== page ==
If the speaker took the laptop, and you did not object, a reasonable person could take that as a consent by you to the initial taking. That would pretty much rule out criminal liability, though there might possibly be civil liability.
If you never got the laptop back, you might contact the university administration, or the speaker himself, and ask to get it back, or to get compensation. There is a substantial possibility that could work, and no lawsuit would be required. However, if it did not work, you would have a reasonable basis for a lawsuit for failing to return the property.
The right of a teacher to seize and destroy property of a student sometimes exists, and sometimes does not. A good place to start would be the rules of the school. If the rules prohibit certain activity, and provide for seizure of the phone, then of course the teacher could do it, since the student agrees to abide by the rules of the school when signing up to attend. This would apply regardless of whether the student was spoiled.
Even if it turns out that the teacher did not have the authority to do it, it is unlikely it would result in criminal charges because the teacher would be acting with the good faith (though mistaken) belief he had the right to do it. That would in some cases still allow for civil liability of the teacher.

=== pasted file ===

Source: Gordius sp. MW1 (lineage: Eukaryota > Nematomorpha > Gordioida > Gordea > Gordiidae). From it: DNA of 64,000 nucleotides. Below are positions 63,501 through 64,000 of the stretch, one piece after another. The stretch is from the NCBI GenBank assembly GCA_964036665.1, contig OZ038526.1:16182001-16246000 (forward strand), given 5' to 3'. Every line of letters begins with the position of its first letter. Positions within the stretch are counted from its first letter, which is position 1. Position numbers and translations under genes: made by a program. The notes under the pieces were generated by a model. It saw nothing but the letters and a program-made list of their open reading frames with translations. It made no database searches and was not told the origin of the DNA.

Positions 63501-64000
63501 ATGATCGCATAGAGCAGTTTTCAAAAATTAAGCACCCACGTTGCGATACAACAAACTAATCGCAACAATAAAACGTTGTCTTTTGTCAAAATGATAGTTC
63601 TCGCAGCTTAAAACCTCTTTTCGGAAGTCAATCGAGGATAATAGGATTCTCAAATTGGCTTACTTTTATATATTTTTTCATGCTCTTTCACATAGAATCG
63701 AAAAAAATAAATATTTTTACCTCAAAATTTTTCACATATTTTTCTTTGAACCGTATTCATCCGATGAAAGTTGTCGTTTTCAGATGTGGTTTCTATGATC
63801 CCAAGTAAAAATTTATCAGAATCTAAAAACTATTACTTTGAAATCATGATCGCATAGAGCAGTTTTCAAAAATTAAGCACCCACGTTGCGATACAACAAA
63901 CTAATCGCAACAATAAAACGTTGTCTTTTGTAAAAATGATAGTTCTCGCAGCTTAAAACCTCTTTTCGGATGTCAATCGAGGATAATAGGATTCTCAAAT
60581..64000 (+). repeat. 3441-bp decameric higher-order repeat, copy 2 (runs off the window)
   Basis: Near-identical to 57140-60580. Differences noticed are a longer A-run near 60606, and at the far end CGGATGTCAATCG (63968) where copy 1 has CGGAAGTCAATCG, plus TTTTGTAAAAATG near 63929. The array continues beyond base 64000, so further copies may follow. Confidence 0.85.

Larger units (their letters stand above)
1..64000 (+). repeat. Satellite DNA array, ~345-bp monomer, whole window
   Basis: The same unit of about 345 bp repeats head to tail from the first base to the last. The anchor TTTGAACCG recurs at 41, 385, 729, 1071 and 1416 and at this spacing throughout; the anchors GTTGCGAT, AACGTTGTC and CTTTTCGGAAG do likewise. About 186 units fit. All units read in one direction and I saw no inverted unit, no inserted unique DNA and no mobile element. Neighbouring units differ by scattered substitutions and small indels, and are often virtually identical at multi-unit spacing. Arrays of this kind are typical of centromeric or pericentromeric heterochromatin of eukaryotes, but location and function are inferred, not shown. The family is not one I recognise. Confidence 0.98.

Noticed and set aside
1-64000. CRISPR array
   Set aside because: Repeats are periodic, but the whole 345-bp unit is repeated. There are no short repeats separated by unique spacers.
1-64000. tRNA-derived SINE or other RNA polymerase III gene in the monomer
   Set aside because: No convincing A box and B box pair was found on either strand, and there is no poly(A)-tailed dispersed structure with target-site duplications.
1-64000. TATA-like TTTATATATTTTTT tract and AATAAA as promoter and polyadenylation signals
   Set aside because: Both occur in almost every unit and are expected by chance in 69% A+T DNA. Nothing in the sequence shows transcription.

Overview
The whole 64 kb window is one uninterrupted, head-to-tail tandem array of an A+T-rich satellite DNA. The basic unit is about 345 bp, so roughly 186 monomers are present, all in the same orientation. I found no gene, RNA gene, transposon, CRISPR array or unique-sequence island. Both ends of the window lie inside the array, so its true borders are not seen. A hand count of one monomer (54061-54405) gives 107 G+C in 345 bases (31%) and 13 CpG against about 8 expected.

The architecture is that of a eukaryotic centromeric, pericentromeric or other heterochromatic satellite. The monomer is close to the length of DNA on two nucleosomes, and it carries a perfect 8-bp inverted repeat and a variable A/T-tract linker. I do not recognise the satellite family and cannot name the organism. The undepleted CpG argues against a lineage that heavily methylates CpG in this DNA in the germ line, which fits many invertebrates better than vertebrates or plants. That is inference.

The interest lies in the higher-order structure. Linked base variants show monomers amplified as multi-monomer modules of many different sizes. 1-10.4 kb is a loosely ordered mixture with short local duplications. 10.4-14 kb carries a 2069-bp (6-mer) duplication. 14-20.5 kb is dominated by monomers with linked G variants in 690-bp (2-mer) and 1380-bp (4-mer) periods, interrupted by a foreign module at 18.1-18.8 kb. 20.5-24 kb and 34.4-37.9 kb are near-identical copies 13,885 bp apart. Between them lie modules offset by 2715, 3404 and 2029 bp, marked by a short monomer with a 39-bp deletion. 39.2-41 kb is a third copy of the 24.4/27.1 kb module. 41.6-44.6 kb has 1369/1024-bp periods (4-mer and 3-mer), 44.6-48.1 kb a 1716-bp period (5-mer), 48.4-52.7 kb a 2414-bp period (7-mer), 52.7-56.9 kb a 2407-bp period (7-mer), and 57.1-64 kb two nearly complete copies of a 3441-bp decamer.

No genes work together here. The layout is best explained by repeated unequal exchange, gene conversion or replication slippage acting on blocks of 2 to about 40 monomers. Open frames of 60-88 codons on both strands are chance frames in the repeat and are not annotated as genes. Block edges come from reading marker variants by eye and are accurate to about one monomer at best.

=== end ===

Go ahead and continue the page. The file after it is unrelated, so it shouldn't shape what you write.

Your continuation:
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Let's say you do your own homework. That would be your instructor's preference.
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Is this for an exam?
I am a former federal and State prosecutor and now handle criminal defense and personal injury/civil rights cases. Feel free to check out my web site and contact me at (212) 385-8015 or via email at Eric@RothsteinLawNY.com. The above answer is for informational purposes only and not meant as legal advice.